Thursday, May 30, 2013
After a morning spent supply shopping (me) and mapping (Vince) for our camping and self-catering trip up to and in the Kruger Park, we regrouped and drove to Kalk Bay, to look for waves. Sometimes, a Frenchman just needs waves.
The sea was flat. False Bay is protected from the Northwest winter wind by the mountains running down the curve of the peninsula. We're still getting used to that. So, before heading across to the other, exposed side of the peninsula, we stopped for lunch at the Olympia Cafe.
It's been a while. Two-and-a-half years (I just checked). Long enough to forget. The v e r y very slow service.
We crossed the Main Road in a rainshower, the clouds tangling in the mountain above us and the sunlight golden through the drops. Inside, I focused immediately on two words: prawn bisque, chalked up on the menu with some panfried kablejou (Argyrosomus inodorusa - a wonderful local and overharvested fish*), and asked about it. It's wonderful, said the waitress, wide eyed. Could I perhaps have just a bowl of it. Yes, she said, I could. So I did.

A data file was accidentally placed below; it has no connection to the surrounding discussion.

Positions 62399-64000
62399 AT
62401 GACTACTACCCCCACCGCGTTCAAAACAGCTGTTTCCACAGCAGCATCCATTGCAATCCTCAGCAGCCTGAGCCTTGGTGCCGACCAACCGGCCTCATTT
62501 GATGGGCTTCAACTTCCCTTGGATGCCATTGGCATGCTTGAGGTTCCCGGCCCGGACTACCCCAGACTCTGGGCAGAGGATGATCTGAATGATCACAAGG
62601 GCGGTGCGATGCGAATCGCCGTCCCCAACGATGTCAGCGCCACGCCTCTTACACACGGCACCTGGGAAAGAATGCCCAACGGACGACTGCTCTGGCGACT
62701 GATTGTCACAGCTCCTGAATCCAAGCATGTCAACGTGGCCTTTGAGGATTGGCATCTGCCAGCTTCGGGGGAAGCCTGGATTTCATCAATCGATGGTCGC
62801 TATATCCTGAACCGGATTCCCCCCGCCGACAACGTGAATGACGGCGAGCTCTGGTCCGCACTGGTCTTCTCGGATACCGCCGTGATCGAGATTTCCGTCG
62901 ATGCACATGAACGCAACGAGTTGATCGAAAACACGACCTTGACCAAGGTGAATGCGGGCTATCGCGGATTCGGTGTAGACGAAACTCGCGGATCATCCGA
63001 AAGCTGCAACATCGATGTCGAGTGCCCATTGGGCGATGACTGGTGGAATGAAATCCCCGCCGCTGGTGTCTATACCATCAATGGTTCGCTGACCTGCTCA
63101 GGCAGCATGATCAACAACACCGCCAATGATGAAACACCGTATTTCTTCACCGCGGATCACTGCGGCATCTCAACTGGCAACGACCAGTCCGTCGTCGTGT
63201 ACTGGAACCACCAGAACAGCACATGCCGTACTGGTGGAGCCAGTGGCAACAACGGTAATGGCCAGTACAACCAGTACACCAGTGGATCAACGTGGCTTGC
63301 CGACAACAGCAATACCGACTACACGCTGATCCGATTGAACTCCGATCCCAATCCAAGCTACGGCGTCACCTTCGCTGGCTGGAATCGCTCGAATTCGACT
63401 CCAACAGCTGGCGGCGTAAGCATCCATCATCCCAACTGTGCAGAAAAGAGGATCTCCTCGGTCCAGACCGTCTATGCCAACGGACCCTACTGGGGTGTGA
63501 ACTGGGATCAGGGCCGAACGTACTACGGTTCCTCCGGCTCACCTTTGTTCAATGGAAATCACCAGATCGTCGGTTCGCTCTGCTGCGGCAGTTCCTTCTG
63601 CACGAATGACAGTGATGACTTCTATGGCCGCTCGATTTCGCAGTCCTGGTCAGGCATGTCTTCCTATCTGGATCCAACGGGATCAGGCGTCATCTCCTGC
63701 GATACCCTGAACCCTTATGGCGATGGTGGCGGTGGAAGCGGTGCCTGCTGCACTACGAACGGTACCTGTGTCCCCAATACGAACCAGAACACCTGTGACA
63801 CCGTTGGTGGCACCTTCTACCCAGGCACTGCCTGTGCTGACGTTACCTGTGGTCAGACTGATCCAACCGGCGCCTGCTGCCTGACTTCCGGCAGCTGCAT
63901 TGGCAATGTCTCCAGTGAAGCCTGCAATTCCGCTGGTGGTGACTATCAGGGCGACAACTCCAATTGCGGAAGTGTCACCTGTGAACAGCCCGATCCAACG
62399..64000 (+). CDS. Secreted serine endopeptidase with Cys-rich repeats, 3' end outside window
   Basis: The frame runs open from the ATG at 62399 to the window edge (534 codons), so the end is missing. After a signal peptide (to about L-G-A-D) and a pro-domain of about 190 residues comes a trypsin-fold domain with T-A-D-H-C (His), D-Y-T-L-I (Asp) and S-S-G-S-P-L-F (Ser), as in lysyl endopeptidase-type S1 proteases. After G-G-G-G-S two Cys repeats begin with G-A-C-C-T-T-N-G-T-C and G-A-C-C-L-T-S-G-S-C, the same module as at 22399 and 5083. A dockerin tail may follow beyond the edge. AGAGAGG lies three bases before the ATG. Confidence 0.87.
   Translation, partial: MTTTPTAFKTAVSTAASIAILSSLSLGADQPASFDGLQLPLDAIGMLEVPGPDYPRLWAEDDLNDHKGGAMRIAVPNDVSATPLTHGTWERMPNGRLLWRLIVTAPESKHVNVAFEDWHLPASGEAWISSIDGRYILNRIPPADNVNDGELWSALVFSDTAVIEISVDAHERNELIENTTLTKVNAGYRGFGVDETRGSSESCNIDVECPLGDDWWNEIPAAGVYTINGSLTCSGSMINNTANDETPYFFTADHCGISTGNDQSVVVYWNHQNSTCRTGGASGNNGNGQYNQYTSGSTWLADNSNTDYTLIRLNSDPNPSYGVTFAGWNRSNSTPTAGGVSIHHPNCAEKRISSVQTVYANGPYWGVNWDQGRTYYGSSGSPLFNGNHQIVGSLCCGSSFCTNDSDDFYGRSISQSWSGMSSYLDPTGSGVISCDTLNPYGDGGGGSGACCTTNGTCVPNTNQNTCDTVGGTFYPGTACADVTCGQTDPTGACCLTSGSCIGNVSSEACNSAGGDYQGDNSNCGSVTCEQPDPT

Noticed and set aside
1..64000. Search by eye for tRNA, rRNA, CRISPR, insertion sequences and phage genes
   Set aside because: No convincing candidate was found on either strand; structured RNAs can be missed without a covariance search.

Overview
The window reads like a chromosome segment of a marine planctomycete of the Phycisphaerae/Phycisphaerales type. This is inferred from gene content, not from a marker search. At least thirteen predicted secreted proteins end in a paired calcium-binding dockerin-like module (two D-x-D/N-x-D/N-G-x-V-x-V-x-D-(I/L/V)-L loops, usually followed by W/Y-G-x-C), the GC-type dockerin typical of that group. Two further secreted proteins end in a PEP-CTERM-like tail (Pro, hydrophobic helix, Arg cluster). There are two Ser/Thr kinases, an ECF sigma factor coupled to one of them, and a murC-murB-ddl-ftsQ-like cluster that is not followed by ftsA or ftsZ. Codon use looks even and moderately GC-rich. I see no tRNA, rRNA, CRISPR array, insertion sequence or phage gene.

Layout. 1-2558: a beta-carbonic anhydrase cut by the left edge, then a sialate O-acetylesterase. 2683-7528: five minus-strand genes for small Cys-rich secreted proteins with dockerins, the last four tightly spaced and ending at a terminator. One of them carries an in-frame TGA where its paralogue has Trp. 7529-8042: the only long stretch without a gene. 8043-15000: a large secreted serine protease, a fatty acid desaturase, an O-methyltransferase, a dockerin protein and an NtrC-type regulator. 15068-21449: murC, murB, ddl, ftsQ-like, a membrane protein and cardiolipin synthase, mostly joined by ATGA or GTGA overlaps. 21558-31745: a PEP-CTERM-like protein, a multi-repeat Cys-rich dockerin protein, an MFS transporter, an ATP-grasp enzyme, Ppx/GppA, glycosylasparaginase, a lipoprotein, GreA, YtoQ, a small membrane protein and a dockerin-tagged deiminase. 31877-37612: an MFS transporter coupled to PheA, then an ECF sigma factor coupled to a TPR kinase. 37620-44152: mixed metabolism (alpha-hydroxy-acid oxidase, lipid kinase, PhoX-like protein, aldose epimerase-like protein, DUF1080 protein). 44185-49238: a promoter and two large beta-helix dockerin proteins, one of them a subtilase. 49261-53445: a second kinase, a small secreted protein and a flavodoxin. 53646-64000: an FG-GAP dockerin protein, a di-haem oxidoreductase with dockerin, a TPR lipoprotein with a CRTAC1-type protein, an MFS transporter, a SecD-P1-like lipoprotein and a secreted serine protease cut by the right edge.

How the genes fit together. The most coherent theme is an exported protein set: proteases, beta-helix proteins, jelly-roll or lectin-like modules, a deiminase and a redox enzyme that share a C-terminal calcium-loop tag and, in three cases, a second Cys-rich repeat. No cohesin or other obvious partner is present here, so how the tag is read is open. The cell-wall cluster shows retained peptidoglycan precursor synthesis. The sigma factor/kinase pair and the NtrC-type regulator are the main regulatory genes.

It was perfect. Exceptional. It's the elusive, rich taste I chase after when I make bouillabaisse. Very much influenced by the prawn (shrimp) bodies that are fairly hard to come by in the States, as well as the shells, perhaps pulverized.
(* About kob or kabeljou - I don't know much about the practise, but it is now available as a farmed fish. This will affect its sustainability rating, currently under revision).
Maybe it's the weather. Or the season. But the service was perfect. If you hurry, they might still have some of that prawn bisque.
$4.00 (as of today).
It might be worth the plane ticket, if you are not from these shores. In fact, with the exchange rate as it is, come on down, regardless.